Prerequisities: Python 3.7+, Postgres 9.6+, Redis 3.1.0, ElasticSearch 6.3.1+, SQLAlchemy 1.3.4+, Superuser privileges 

  1. Open the postgresql.conf file in the data directory, usually located in the directory etc/postgresql/[version]/main/.
  2. Set wal_level=logical
  3. Create a replication slot by running 

    SELECT * FROM pg_create_logical_replication_slot('slot_name', 'plugin');
  4. Install PGSync pip install pgsync.
  5. Create a schema.json that will match the expected document representation in ElasticSearch.
  6. Run as a daemon pgsync --config schema.json -d.

Advantages of using PGSync

  • Streams data in real time.
  • Open-source project, so it’s free to use.
  • Uses logical decoding, so the impact on your production database is minimized.
  • If all prerequisites are met, it’s a good fit for simple low-latency replication needs

Disadvantages of using PGSync

  • Does not support in-flight transforms
  • Unable to support zero-downtime migrations as of today.
  • No formal support… A relatively new open-source project with infrequent commits by mostly one contributor.
  • Unclear if it can handle complex enterprise loads.

Method 2: Fully Managed Postgres to Elastic via Estuary Flow

If you don’t want to install a set of libraries and learn a bunch of new tooling, you can explore a fully managed service with a UI for building a data pipeline without coding. 

Estuary Flow is one such free no-code platform for building streaming data pipelines. 

Estuary provides a UI on top of the open-source Gazette streaming framework to replicate change data and history from Postgres to ElasticSearch in milliseconds. Created pipelines are continuous, fully managed, and also stream change data from the Postgres write-ahead log. 


  1. Create a free account in the Estuary Flow web app here.
  2. Set up change data capture from Postgres.
    1. Configure your Postgres instance to meet the requirements.
    2. Navigate to Captures in the web app and select Postgres.

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    3. Add a unique name for your capture.
    4. Fill out the capture details with the server address, database username, and password.

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    5. Click Next. Flow will find and list all the tables in your Postgres database. You can choose which tables you’d like to capture.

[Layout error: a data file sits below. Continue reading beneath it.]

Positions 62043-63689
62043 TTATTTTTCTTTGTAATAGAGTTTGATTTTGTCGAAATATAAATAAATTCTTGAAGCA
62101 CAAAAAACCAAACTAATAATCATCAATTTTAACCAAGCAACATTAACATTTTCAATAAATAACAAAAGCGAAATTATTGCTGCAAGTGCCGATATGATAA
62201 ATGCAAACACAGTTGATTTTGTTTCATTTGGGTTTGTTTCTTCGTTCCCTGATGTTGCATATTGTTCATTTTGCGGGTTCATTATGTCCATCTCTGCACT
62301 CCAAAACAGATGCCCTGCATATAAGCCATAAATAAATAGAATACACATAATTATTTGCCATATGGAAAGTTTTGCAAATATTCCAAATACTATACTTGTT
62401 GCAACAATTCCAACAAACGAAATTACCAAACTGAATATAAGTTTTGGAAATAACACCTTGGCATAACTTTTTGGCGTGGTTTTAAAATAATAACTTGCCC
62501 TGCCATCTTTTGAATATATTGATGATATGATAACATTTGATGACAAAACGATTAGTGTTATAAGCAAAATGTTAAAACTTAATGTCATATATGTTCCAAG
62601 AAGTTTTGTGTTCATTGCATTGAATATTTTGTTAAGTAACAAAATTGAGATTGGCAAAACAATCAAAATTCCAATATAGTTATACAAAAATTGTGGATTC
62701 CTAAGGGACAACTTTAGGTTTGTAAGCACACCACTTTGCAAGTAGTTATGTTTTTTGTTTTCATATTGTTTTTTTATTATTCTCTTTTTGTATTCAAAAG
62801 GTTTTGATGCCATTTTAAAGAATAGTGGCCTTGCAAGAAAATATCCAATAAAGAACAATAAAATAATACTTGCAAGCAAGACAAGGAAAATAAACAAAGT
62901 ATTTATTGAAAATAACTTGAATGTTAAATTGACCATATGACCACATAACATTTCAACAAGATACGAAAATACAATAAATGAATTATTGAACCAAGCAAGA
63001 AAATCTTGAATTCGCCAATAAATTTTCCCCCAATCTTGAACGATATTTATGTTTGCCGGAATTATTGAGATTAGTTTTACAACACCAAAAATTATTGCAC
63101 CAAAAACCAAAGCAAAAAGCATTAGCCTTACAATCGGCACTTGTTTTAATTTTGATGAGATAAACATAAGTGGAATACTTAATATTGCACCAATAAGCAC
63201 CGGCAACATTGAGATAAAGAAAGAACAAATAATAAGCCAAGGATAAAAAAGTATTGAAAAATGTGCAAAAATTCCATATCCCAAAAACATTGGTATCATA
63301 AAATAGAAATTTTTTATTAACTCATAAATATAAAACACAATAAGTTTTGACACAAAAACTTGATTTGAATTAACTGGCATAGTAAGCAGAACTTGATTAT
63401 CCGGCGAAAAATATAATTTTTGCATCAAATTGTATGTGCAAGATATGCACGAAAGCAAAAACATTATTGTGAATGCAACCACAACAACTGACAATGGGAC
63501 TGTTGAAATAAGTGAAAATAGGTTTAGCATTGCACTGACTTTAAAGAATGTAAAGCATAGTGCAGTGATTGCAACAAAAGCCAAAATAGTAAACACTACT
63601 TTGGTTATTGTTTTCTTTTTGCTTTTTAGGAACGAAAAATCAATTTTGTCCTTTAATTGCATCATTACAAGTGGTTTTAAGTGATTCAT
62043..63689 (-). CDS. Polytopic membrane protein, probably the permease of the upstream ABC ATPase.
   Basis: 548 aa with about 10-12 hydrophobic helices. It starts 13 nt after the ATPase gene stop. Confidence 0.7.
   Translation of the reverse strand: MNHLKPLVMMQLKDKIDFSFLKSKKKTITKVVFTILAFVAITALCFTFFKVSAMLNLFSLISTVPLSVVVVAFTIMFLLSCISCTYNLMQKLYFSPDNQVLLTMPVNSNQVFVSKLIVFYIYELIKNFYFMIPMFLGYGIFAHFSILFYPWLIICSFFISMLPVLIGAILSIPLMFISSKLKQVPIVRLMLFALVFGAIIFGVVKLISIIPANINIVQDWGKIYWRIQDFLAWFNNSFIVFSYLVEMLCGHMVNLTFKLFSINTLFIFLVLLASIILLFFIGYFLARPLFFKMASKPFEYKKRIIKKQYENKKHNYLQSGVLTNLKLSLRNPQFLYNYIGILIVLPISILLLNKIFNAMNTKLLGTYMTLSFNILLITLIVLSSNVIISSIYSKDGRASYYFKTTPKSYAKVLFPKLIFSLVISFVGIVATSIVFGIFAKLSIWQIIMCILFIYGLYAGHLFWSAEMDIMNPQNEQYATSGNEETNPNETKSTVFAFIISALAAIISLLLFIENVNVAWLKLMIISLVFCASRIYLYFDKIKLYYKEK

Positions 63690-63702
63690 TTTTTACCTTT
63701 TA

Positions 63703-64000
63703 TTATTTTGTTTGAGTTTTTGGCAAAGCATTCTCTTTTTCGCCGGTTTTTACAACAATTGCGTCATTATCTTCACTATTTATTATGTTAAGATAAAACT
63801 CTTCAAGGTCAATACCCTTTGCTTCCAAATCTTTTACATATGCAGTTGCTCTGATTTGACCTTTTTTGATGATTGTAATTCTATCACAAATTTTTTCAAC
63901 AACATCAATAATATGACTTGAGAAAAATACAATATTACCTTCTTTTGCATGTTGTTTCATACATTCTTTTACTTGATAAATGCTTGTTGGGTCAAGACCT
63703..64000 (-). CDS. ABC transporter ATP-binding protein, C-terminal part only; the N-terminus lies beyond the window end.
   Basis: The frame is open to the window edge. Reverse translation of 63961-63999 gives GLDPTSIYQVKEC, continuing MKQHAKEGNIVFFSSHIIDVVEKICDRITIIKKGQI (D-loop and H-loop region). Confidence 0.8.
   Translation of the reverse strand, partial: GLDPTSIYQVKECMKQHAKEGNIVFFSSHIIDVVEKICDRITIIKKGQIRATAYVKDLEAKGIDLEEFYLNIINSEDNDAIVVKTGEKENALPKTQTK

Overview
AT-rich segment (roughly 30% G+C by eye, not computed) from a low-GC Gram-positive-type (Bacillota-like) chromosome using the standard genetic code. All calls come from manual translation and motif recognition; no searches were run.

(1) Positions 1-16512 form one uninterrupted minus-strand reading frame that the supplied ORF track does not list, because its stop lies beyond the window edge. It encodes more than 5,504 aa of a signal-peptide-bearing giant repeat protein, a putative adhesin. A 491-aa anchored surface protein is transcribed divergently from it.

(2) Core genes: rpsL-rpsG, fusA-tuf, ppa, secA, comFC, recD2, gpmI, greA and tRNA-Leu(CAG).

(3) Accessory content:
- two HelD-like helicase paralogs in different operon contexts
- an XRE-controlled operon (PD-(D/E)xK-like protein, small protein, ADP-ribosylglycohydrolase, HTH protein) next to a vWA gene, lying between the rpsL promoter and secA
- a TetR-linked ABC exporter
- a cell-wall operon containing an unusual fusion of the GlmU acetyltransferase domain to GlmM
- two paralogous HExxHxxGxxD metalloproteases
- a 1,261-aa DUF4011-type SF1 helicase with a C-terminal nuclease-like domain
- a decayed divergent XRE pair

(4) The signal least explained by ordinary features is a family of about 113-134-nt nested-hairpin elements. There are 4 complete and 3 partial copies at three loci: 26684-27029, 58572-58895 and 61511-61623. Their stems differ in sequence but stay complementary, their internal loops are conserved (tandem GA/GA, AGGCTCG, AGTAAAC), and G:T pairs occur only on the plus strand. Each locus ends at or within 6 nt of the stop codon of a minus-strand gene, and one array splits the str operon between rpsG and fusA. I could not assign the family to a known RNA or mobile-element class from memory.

6. Click Save & Publish to begin the capture process.
  3. The data from each table is now stored in a Flow Collection. A collection is both your real-time and historical data stored as JSON documents in cloud storage. As a collection, the data can now be materialized in real time, transformed, and joined with other collections.
  4. Materialize Postgres data into Elastic.
    1. Select Materialize Collections from the dialog box of your successful capture.
    2. Select the ElasticSearch connector.

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    3. Add a unique name for the materialization.
    4. Input the Elastic cluster endpoint in the format https://CLUSTER_ID.REGION.CLOUD_PLATFORM.DOMAIN:PORT.
    5. Input the username and password

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    6. Scroll to the Collection Selector. The tables ingested from Postgres will each be mapped to a separate index in ElasticSearch. Provide a name for each. 
    7. Click Next.
    8. Click Save & Publish. 

All historical data from Postgres is now backfilled into ElasticSearch documents, and any new change data into the source Postgres database will materialize to Elastic in less than 100ms.

You can optionally exert more control over the field mappings to Elastic with field overrides

Visit our documentation for more details on building pipelines in Estuary Flow.

Advantages of using Estuary Flow for Postgres to ElasticSearch:

  • No-code UI-based setup.
  • Real-time data pipeline with materializations in under 100ms.
  • Fully managed enterprise-grade system supporting flows of 7GB/s+.